Dyspareunia is the feeling of pain on, or shortly after sexual intercourse. It can be superficial (around the introitus) or felt deep inside. It affects approximately 10% of women to varying degrees and can have a medical cause, although often the cause is psychological. It is important that this is a diagnosis of exclusion though, and a psychological component is almost invariably present even if the cause if organic.
Men can also experience dyspareunia (due to infection, skin disorders, Peyronie's disease, post-ejaculatory pain syndrome), although this is less common.
Abdominal examination - looking for areas of tenderness or any masses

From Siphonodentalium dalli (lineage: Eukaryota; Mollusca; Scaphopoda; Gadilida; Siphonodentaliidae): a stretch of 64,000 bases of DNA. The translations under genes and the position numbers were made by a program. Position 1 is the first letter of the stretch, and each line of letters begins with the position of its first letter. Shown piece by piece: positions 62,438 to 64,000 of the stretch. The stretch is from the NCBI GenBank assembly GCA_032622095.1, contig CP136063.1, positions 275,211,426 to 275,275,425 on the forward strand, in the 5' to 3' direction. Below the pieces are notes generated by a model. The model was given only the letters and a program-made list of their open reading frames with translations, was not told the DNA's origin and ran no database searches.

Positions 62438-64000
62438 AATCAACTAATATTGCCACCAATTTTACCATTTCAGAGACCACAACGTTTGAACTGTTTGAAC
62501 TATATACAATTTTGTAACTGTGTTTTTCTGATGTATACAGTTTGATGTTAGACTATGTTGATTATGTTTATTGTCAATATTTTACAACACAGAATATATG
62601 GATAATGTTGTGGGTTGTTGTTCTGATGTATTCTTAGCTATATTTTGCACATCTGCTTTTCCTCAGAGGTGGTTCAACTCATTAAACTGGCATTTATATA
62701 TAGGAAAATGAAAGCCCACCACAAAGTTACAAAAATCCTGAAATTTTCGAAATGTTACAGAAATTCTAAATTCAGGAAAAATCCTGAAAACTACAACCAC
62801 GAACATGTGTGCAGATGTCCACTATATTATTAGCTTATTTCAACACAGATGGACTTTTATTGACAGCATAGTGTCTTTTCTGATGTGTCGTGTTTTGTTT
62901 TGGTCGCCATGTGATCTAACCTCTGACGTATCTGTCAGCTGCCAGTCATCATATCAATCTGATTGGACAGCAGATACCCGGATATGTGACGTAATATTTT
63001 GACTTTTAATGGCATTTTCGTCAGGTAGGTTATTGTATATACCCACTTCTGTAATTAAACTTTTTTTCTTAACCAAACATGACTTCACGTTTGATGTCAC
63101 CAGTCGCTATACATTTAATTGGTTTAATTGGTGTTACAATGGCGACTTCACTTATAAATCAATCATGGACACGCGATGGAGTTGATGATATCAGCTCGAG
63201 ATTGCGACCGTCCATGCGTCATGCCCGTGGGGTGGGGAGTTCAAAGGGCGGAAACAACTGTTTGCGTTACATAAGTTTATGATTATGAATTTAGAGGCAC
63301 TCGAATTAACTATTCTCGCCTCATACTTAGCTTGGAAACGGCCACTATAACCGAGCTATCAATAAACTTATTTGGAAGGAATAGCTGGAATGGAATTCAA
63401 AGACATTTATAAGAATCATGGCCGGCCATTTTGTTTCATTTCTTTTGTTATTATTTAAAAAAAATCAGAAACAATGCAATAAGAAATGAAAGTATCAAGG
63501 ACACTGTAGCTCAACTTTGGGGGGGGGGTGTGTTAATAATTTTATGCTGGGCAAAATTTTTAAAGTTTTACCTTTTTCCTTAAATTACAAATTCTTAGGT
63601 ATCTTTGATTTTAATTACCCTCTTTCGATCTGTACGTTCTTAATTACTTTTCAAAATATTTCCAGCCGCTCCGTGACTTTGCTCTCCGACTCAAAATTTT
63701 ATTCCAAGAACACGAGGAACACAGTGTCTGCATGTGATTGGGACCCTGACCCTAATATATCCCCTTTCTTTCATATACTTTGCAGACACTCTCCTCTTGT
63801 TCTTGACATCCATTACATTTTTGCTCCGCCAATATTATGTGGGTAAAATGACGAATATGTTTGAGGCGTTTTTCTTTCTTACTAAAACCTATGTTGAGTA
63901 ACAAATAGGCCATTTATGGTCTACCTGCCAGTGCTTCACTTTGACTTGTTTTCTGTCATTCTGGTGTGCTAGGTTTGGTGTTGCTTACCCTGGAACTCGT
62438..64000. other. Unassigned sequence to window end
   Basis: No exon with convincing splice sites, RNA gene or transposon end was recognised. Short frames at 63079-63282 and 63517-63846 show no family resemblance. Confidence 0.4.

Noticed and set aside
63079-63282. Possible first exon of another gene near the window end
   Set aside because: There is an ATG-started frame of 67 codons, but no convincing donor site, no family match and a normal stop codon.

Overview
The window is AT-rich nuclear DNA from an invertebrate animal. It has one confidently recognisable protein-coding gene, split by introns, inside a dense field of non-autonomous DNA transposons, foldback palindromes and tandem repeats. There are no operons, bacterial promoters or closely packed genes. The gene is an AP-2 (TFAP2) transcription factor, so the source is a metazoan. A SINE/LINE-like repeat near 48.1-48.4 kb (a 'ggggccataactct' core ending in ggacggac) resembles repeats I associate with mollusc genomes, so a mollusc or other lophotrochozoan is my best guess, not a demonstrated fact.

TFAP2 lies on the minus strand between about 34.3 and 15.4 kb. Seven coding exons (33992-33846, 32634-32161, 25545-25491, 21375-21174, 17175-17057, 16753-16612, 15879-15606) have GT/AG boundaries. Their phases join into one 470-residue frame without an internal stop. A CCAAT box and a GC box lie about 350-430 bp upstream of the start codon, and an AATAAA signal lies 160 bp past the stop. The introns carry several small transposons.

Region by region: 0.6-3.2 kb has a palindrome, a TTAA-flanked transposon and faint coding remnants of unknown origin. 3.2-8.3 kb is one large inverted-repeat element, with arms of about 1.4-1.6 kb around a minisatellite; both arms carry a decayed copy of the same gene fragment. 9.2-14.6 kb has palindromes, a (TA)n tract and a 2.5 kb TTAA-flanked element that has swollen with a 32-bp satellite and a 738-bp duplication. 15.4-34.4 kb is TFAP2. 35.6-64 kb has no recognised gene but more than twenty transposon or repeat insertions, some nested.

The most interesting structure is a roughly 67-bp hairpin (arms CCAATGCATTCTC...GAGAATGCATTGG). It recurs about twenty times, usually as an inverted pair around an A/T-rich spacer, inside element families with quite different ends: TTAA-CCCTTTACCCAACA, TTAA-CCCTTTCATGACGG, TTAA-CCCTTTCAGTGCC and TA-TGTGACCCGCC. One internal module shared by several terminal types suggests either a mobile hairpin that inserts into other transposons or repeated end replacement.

PV examination- carefully inspect vulva and vagina for any skin changes, signs of trauma, prolapse, masses etc and pinpoint any tenderness. Take note of any vaginal discharge, including its characteristics.
Assess for cervical excitation, uterine mobility and adnexal tenderness.
Women approaching menopause, and those who are sexually inexperienced are most at risk of experiencing dyspareunia. Bromocriptine (a dopamine agonist) may cause painful clitoral tumescence and so enquiries should be made as to it's use.
For best outcome, and especially important where there is a strong psychological component to the dyspareunia (either cause or reaction), the problem should be approached as a couple in much the same way as erectile dysfunction
See Institute of Psychosexual Medicine for more information.
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